Paramount Parks reopened Kings Dominion's Shockwave roller coaster in Virginia and similar rides at two other amusement parks yesterday as authorities portrayed Monday's fatal accident on the Shockwave as strictly the fault of its 20-year-old victim.
Park officials and authorities for Hanover County, where the park is located, said the stand-up roller coaster and its double-harness safety system performed properly. A preliminary report by the county sheriff's office yesterday blamed "the rider's failure to follow the proper safety instructions."
Authorities portrayed the victim, Timothy Fan of Long Island City, N.Y., as reckless in wriggling free of the shoulder harness in defiance of park rules and common sense. He flew out of the train when it hit a final curve at 40 mph and died of blunt force trauma to the head after hitting a steel catwalk, authorities said.
A lawyer for Fan's family objected to that portrayal of Fan, a student at New York's Hunter College who was looking forward to a career in social work. The lawyer, Gary A. Tomei of New York City, called the official pronouncements about the accident "self-serving nonsense."
While Paramount Parks officials reopened the stand-up roller coasters, they kept four Drop Zone rides closed at parks across North America, as police in Santa Clara, Calif., tried to determine how a 12-year-old disabled boy came free from a harness on that ride and fell to his death on Sunday. The fatal accidents have turned new attention to the safety of amusement parks.
In Virginia, authorities and park officials piled on evidence of Fan's alleged misconduct today and allowed reporters to ride in the spot on the Shockwave train from which Fan fell.
"The restraints themselves are safety restraints. They aren't meant to capture you," said Capt. David Hines of the sheriff's office. "Mr. Fan was there apparently to have a good time. He did not abide by the safety rules."
Hines said a sheriff's deputy managed to pull himself free from the Shockwave's shoulder harness during tests on Wednesday, but only with great difficulty. He said that the deputy was larger than Fan, who was an estimated 5-feet-4 and 140 pounds, but that even a smaller man could get out of the harness only with "a concerted effort."
Chance Hester, the park's safety manager, said a friend of Fan's was riding to Fan's left. He told park officials he saw Fan wriggle free of the shoulder restraint.
"There is no way that he would have come out of the train if he had remained in the restraint system," Hester said.
Hines said there is no evidence that Fan intended to harm himself, nor is there evidence that he was intoxicated. He was injured during his second trip on the ride, the sheriff's office said.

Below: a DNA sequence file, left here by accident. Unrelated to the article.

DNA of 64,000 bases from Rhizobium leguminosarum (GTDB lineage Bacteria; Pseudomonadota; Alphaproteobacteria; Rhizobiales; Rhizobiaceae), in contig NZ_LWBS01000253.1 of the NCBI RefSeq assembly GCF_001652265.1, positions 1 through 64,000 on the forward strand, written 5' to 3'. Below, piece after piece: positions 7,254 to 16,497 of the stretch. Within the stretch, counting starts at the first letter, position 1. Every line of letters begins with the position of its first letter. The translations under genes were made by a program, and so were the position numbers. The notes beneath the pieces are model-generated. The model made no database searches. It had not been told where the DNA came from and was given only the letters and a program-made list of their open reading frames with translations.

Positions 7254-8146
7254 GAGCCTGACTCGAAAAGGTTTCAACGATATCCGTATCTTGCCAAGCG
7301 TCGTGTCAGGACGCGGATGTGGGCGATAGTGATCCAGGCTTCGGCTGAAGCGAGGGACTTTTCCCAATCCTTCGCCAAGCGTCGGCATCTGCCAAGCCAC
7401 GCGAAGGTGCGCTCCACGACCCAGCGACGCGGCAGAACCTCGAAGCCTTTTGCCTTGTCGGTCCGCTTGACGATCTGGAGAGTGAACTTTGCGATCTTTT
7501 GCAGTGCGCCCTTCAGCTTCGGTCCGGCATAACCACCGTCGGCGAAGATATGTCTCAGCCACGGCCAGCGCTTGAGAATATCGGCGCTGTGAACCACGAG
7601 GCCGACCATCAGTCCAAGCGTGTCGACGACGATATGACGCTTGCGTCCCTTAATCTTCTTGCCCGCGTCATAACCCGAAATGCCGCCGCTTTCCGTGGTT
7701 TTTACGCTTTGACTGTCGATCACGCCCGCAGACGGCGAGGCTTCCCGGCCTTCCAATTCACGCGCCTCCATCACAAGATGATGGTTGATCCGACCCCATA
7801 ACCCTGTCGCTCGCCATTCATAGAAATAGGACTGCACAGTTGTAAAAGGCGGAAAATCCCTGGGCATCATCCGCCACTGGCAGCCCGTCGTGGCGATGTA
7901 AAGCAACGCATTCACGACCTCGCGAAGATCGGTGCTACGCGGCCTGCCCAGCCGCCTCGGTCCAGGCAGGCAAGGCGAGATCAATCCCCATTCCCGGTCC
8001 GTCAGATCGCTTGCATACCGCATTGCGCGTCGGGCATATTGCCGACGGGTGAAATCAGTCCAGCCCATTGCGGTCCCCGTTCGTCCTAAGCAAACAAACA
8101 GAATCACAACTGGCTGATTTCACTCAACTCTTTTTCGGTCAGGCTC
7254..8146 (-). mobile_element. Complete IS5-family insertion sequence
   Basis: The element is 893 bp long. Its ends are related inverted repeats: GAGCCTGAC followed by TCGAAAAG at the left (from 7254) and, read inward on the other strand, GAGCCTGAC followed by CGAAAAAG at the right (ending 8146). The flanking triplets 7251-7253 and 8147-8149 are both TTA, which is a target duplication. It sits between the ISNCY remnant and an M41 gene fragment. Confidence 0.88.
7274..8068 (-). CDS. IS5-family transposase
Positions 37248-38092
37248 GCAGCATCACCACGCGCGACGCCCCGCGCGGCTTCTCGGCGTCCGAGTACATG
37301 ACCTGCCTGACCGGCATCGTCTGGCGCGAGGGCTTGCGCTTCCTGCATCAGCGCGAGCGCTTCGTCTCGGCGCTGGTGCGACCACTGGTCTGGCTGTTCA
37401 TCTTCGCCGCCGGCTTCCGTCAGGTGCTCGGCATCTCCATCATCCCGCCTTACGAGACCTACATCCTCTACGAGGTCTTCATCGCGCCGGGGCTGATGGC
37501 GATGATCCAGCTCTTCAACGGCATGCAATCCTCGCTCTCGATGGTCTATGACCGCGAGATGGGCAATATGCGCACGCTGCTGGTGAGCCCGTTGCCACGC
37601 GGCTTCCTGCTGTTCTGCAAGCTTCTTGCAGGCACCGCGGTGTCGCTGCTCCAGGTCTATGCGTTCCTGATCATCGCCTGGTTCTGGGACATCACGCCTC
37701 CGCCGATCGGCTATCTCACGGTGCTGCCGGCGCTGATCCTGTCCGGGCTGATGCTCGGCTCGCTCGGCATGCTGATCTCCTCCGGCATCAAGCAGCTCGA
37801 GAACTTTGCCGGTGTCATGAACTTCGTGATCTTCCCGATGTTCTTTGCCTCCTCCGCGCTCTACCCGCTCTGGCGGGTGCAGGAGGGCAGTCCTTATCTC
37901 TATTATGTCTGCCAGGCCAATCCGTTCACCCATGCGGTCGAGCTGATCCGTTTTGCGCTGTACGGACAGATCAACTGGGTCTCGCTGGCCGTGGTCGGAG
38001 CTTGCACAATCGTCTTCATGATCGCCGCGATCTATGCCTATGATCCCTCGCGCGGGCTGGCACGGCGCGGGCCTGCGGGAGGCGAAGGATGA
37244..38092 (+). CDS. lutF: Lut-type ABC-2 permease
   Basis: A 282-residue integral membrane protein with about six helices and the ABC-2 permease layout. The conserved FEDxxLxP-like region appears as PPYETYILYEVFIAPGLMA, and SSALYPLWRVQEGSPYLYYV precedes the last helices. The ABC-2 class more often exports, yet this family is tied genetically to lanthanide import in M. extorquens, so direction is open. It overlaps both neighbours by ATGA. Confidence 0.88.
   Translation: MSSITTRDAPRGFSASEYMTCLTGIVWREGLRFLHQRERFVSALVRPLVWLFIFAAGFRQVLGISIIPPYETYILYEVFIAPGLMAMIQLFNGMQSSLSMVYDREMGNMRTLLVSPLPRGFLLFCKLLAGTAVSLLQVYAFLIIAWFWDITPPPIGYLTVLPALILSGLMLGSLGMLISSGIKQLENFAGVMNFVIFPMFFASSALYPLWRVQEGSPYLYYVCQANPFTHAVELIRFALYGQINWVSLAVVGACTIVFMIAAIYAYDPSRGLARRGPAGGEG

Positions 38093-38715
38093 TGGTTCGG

Park officials said that prior to Monday's accident, 13 million guests had ridden the Shockwave without a serious injury or death since it opened in 1986. The two-minute ride climbs 95 feet in the air before plunging the train's 24 standing riders through a steep vertical loop and a sideways spiral before returning to the station.
Fan was thrown from his train during one of the ride's tamer moments. Before the turn where he was ejected, the slowing train goes through a straightaway.
After the final turn, the ride comes to a temporary stop at a waiting area before looping back into the station.
Hanover County building inspectors, who oversee safety at Kings Dominion, said they found no problems with the ride.
Several riders said yesterday that they could not understand how Fan freed himself from the restraints. "I don't understand how someone could have died on this," said one woman, out of breath as the ride ended. "That wasn't bad at all."
The dual restraints that operate on the Shockwave are unique to stand-up roller coasters. They consist of a lap bar and a pair of shoulder "wing" harnesses that swing in toward a rider's chest and lock into place. As part of the park's standard procedures, a pair of ride operators adjust the harness mechanism for each rider and then check each harness.
Hester said that once the train has left the station, the shoulder harness cannot be moved outward, but it can be tightened if pulled toward the rider's chest. Park officials said Fan's harness was securely fastened when the train pulled into the station.
Fan was traveling with a New York tour group that specializes in trips for Asian Americans, running regular trips to Kings Dominion.
Representatives of Fan's family called him responsible, thoughtful and a source of pride for his sisters, 13 and 17.
Gary Leong, the manager at a Manhattan porcelain shop where Fan worked, said: "When I read in the papers what [authorities] are saying, it's just amazing . . . . I don't think he's that dumb."
Tomei, the lawyer, blasted the conclusions of park officials and county authorities. "What are they going to say?" he asked. " 'We did it? We're responsible? Don't take our ride?' "
In California, investigations into the death of the 12-year-old boy continued. Paramount's Drop Zone rides pull guests more than 200 feet in the air, then drop them at speeds reaching 62 mph before brakes slow them.
Sgt. Anton Morec of the Santa Clara Police Department said investigators are working on three theories in the boy's death: either a mechanical malfunction caused his harness to fail; his harness was not secure; or the boy's behavior somehow led to his fall.
Morec said a preliminary inspection of the ride showed no "overt evidence that the ride malfunctioned," adding that it could be weeks before police are able to determine why the boy fell.
That accident has added urgency to calls in California for state regulation of amusement parks. Assemblyman Tom Torlakson, a Democrat, is pushing that issue in the California legislature.
But, Torlakson said, "It's a relatively safe industry if you look at the number of injuries per rides."